7. Mar 3, 2017 #6
    As a Senior Scientist/Engineer at NASA/Boeing I started out with an Electrical Eng. degree with emphasis on solid state physics... and later got a Masters in Mech. just to get by in the turbine/rocket engine field at Pratt & Whitney early in my years... I would say if you can get an early start at some company and get a higher degree and move up the ranks... my nephew did just that with a Bach. of Computer Science and started at NASA Langley and got three Masters degrees in each of different fields and now is the lead scientist/engineer for some interesting projects there.
     
  8. Mar 3, 2017 #7

    aOe

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    Thank you for sharing your story!
     
  9. Mar 4, 2017 #8
    In my country positions for engineering physicists are rare. People from my class ended up as:

    - software testers
    - an actuary (junior position after MSc in applied mathematics)
    - fitness instructor
    - illustrator

    More than half of us are still during their PhD and many of us went for different master - materials, mech or cs)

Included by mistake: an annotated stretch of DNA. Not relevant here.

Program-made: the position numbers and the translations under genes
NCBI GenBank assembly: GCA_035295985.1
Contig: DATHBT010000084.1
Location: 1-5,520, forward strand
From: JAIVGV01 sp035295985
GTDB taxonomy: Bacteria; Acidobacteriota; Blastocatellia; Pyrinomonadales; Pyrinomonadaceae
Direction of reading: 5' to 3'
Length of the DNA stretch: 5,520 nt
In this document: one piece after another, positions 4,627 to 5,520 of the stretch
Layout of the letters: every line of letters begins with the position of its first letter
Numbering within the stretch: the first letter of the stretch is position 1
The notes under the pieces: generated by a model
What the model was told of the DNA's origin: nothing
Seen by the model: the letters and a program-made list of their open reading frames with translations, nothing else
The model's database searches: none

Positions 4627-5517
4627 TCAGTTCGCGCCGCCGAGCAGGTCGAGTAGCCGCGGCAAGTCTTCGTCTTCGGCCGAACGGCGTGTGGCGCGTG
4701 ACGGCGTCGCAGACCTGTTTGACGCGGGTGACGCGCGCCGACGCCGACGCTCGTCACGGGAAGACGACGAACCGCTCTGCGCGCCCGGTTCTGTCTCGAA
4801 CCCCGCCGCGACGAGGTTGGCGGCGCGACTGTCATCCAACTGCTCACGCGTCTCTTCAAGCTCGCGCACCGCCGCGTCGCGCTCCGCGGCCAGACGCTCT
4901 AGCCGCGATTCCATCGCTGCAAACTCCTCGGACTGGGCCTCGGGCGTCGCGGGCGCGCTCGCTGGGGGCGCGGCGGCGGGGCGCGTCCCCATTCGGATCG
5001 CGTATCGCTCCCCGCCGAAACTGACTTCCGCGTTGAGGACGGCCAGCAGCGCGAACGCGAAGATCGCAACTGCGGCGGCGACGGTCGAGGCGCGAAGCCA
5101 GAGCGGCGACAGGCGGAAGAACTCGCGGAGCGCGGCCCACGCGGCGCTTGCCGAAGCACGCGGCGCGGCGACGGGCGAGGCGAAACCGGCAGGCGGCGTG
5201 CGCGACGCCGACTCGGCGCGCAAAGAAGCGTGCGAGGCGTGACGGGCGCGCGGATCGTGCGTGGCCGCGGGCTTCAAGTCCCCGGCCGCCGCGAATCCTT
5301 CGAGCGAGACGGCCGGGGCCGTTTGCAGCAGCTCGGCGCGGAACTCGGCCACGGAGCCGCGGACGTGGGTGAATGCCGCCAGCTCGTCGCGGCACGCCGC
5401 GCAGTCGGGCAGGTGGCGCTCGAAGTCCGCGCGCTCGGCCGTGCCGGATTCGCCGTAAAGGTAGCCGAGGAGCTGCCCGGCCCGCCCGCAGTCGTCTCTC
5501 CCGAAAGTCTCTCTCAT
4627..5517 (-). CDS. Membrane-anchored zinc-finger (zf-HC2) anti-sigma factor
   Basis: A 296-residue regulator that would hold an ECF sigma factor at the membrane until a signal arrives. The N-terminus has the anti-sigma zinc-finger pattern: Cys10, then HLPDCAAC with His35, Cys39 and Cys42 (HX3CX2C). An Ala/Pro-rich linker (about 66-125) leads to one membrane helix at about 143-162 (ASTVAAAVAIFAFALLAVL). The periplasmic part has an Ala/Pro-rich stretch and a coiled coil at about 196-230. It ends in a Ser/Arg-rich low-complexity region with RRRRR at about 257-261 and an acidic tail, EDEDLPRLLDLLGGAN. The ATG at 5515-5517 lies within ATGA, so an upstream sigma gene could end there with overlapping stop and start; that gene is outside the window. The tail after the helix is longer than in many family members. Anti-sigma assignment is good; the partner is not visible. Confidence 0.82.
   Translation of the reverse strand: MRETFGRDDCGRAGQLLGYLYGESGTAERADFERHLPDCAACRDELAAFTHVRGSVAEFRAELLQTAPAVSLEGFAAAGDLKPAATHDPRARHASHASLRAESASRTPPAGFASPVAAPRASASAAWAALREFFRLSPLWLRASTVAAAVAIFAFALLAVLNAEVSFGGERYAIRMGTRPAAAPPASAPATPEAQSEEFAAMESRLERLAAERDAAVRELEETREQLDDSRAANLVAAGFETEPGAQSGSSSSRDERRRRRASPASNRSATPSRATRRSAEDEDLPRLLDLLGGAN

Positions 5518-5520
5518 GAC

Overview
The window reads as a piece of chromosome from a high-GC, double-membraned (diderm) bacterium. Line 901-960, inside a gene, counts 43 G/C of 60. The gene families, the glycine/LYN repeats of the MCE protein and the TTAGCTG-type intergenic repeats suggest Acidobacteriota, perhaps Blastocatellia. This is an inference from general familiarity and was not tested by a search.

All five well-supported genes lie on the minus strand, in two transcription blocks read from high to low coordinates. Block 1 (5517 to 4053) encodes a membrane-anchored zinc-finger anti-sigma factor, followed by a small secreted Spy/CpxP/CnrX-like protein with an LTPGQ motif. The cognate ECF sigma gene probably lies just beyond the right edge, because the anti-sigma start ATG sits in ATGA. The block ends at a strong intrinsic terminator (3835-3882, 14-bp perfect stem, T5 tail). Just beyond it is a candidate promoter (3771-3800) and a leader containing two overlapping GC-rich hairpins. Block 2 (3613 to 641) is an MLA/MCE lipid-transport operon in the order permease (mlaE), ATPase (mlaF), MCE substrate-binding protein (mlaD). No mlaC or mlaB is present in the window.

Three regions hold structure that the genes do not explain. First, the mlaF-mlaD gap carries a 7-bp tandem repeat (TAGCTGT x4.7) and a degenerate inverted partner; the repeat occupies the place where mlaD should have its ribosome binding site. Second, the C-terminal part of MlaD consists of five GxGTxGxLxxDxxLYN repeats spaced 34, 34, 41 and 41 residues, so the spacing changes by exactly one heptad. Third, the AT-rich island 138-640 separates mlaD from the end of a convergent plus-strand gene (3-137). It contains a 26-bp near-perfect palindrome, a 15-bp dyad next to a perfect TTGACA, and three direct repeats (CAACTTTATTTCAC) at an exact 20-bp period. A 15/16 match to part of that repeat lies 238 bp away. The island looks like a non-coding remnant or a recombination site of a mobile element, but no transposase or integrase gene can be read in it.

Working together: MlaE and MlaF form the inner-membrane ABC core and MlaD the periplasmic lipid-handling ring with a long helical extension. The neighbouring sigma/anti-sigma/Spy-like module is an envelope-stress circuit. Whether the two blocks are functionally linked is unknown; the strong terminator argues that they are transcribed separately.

Last edited by a moderator: Mar 4, 2017
  10. Mar 4, 2017 #9

    aOe

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    Thanks for sharing... Fitness instructor? It seems odd. I guess that postgraduate studies are as necesary in your country as in mine, Where are you from?
     
  11. Mar 4, 2017 #10
    Poland.
    That person was interested in medical and health physics and was doing instructor license during BSc. Health&fitness industry is blooming nowadays so you can make decent living. Tbh the easiest way to find a job for eng phys graduate (in my country) is to either get marketable master (business, applied math, cs, MechE, EE) or learn something that does not require training in academia and can be self-taught like programming, art&design and so on. Tbh in high-tech countries such as US Physics graduates can have trouble with finding proper job. In countries without big tech industry it's even worse.

    In my case BSc in eng phys was like better high school in science. It was more or less pen, paper, books and power point physics so I haven't learn any useful "engineering" skills during that time. Many of my peers regreted that they didn't choose "proper" engineering degree for better job prospect or "pure" physics at elite university for an easy ride for PhD in another country. I went for art&design route afterwards so it has nothing to do with my previous degree.
     
    Last edited: Mar 4, 2017
  12. Mar 4, 2017 #11

    aOe

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    Interesting to know, Good luck in the new route you chose